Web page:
Detroit, Michigan – General Motors is developing a low-cost system to handle emissions from higher-efficiency engines, according to a report by the Green Car Congress.

Engineers at the automaker’s R&D centre are working on a passive ammonia selective catalytic reduction (SCR) system, which reduces nitrogen oxide (NOx) emissions produced by lean-burn spark ignition direct injection (SIDI) gasoline engines.

SIDI engines can produce better fuel economy and improved thermal efficiency, but can have increased pollutant formation. They require either combustion control, or an exhaust after-treatment similar to those used on diesel vehicles, such as urea injection.

The passive ammonia SCR concept uses a conventional three-way catalyst upstream of an SCR catalyst. Short periods of rich engine operation generate ammonia on the three-way catalyst, which is stored on the SCR and is used during subsequent lean operation to convert the NOx. The researchers found that limiting ammonia formation only to periods of richer operation, such as acceleration, resulted in no significant fuel penalty.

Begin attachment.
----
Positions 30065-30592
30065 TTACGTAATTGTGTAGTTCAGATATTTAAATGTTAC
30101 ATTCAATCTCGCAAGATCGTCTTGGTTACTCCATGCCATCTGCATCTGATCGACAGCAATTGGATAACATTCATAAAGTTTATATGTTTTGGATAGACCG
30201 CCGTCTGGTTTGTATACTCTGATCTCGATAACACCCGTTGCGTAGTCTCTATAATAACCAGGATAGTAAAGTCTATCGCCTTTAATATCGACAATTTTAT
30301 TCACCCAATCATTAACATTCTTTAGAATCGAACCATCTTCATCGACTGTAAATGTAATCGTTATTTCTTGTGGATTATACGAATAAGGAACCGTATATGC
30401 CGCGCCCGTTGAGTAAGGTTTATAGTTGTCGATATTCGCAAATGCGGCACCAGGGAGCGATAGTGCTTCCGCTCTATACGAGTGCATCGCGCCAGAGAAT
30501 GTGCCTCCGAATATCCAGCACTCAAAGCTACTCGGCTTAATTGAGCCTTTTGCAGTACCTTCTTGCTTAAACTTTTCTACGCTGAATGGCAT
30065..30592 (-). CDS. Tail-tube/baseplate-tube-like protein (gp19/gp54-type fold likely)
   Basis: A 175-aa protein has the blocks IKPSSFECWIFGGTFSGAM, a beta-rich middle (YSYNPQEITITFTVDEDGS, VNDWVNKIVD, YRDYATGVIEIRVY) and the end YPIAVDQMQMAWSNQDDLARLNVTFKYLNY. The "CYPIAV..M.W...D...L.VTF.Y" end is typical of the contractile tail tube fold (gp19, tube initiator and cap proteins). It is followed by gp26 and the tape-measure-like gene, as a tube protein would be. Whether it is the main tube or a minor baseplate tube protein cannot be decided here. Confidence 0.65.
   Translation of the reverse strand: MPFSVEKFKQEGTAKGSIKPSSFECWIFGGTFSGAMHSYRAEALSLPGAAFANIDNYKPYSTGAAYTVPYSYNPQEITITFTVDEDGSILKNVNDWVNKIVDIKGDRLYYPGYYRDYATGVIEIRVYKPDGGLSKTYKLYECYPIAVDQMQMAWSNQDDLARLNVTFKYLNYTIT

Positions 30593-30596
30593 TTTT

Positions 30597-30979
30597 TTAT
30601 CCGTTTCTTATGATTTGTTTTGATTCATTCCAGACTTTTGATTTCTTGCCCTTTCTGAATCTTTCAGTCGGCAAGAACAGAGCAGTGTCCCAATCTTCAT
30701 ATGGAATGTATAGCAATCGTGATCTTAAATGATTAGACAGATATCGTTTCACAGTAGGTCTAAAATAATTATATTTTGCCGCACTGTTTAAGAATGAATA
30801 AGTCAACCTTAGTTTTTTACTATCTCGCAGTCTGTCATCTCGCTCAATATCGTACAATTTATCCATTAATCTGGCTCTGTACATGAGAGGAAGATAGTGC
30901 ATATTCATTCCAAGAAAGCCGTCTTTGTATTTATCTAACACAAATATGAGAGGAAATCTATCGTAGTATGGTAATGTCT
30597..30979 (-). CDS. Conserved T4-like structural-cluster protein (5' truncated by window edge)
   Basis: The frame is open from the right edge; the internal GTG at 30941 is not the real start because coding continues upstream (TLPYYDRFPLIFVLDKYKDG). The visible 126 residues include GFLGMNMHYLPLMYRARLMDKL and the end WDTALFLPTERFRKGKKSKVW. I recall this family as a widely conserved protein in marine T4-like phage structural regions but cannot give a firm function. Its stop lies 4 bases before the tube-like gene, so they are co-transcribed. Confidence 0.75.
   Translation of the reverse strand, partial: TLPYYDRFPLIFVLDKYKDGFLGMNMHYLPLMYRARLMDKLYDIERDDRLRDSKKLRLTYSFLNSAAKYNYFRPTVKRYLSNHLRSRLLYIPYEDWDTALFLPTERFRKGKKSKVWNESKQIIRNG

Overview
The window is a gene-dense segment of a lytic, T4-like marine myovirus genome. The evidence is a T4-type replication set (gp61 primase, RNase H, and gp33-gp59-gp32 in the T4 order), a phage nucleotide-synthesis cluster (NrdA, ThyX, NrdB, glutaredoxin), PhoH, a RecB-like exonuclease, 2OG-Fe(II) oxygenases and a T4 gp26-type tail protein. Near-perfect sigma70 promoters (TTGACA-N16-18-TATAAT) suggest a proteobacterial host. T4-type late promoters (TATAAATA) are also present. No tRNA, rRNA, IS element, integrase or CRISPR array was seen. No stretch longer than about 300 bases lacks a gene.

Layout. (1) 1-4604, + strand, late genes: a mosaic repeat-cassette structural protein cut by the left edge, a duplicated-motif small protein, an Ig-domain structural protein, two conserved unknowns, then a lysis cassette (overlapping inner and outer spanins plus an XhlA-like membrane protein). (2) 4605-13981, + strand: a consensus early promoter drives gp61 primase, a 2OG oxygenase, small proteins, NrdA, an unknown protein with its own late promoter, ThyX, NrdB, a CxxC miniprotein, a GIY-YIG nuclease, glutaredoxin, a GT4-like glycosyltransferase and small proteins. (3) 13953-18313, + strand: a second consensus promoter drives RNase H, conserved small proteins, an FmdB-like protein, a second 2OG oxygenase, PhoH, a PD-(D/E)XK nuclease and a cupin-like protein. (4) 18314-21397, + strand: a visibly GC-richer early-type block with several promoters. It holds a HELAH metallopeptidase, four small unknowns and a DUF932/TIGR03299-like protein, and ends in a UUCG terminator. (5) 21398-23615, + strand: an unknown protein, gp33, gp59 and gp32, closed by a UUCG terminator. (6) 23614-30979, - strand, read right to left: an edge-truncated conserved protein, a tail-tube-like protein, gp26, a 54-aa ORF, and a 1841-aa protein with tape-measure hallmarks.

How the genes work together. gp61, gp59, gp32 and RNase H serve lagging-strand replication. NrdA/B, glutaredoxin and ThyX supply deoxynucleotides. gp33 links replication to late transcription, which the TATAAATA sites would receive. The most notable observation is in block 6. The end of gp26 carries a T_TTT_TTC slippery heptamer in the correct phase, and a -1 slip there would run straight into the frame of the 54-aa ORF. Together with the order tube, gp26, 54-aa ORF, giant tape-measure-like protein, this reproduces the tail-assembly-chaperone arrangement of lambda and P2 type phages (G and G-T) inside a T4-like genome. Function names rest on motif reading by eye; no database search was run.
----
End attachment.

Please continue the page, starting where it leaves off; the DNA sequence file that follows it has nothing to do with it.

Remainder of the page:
One limiting factor is the declining ability of SCR catalysts to store ammonia at higher temperature. The researchers are looking at placing multiple SCR catalysts in line, with each working as the catalyst ahead of it becomes too hot to work. The company said that there are plans to further develop the system for U.S. applications.

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